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Old 06-04-2016, 05:49 PM   #21
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Try bleeding the upper pump. Start with the pressure at or above the max (40-50 lbs.) Depending on the orientation of the pump, you either back off the compression fittings a little, or just open the bleed fittings, until no air, only fluid, comes out. Turn the wheel back and forth repeatedly (dozens of times) until it starts to take. Repeat until the wheel turns the rudders every time.

Be sure to first check for fluid leaks anywhere from the pump. If it's leaking, take it in for a rebuild.
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Old 06-05-2016, 05:55 PM   #22
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@ Tom: With the system being pressurized, you mean I still have to spin the helm dozens of times each way? While purging, I got NO air out of port or stbd lines, just fluid.



Don't understand. After looking at this today in depth I can't figure it out.

Upon initial inspection the system had 18lbs pressure (so no leaks).

The upper helm just spins freely.

The lower helm and auto pilot performed flawlessly for the 4 hours use from launch to home mooring.

Today I took a bike pump to boat, pressurized system to 45 lbs, and bled from upper helm. Only fluid came out. No air.

Is it possible that the helm itself is worn out?

Here is a set of pics with pretty good explanations I found on the net about changing seals.
H 50 helm rebuild.

I ordered a set of seals to change myself. Will have to tackle this upon return from the briny blue in two weeks. But this would appear to not be leaking seals but a mechanical issue of the balls and pistons inside the helm itself.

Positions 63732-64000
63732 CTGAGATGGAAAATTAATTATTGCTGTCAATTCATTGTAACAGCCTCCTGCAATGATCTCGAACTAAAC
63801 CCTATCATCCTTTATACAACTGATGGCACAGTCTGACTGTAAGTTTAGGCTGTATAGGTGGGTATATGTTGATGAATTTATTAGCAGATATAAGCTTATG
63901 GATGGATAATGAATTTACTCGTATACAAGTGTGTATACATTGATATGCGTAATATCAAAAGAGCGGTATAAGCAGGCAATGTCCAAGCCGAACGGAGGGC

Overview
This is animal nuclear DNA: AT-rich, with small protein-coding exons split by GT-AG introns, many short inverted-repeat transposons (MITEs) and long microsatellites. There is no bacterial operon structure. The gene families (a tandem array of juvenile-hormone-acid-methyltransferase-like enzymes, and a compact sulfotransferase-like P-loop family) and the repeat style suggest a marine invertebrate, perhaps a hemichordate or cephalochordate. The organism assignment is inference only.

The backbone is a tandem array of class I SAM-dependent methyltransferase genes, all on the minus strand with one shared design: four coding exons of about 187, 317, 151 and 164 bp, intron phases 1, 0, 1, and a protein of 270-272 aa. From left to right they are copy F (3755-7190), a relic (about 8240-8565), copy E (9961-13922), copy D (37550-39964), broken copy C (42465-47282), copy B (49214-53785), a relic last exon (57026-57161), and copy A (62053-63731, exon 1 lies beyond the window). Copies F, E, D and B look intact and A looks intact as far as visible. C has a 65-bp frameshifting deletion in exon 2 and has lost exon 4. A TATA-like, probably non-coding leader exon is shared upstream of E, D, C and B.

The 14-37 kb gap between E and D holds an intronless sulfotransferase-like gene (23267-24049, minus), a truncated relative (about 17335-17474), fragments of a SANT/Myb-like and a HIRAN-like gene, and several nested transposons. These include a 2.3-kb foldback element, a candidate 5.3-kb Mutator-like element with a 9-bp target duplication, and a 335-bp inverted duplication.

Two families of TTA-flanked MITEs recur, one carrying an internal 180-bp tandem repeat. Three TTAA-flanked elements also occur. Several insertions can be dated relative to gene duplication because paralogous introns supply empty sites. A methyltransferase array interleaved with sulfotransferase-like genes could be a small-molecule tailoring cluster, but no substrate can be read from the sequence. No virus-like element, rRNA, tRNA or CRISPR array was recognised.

Has anyone else had similar issues? One more thing I will check tomorrow is if the wheel is spinning the helm shaft. It almost felt as if the wheel was free wheeling. It doesn't look like the key could be spit out....... But it is a boat. Stranger things have happened!
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Old 06-05-2016, 06:22 PM   #23
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I'm no expert. All I have is my own recent experience. After I bled my upper helm and thought no more air came out, I spun it back and forth like 1000 times. The folks in the yard all thought I'd lost my mind. After a while I gave up and decided it was totally broken and went looking for a mechanic. Finding none, I went back to flopping the wheel back and forth. And suddenly...success!

It happened again, a couple of times, after running the (new) autopilot for a few hours. I bled one more time, and (knock wood) so far, so good.

All I can say is try persistence. Failing that, I found (as explained in the rest of this thread) that it can be incredibly cost-effective to have a good local shop rebuild it. Or give it a shot yourself. It would be a good skill to learn.
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Old 06-05-2016, 06:41 PM   #24
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Per the manual for my hydraulic steering. Bleed the air as you have done....spin the helm 40 turns to starboard, bleed. Turn 40 turns to port, bleed. Keep repeating until positive response to the rudders. Wait 24 hrs, then repeat the process......as many times as necessary. The upper helm should always be bled before the lower helm. Sounds to me like you have an air lock between upper and lower......that's why the 40 turns in each direction. After every bleed, check the level in the reservoir, fill as necessary. Mine only requires 30 psi pressure, but that can vary with manufacturers. Good luck! And yes, it's worse than bleeding brakes!
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Old 06-05-2016, 06:46 PM   #25
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I've rebuilt both of my H-50 helm pumps, it isn't a difficult job. If you haven't developed a leak or lost the system charge pressure I would suspect a fault with the helm pump itself. Make sure you go thru the bleeding process when putting it back into service.


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Old 06-05-2016, 08:17 PM   #26
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Yeah, or you could follow the process in the manual. Why didn't I think of that? Duh.

Thanks for the reality check, wyoboater!
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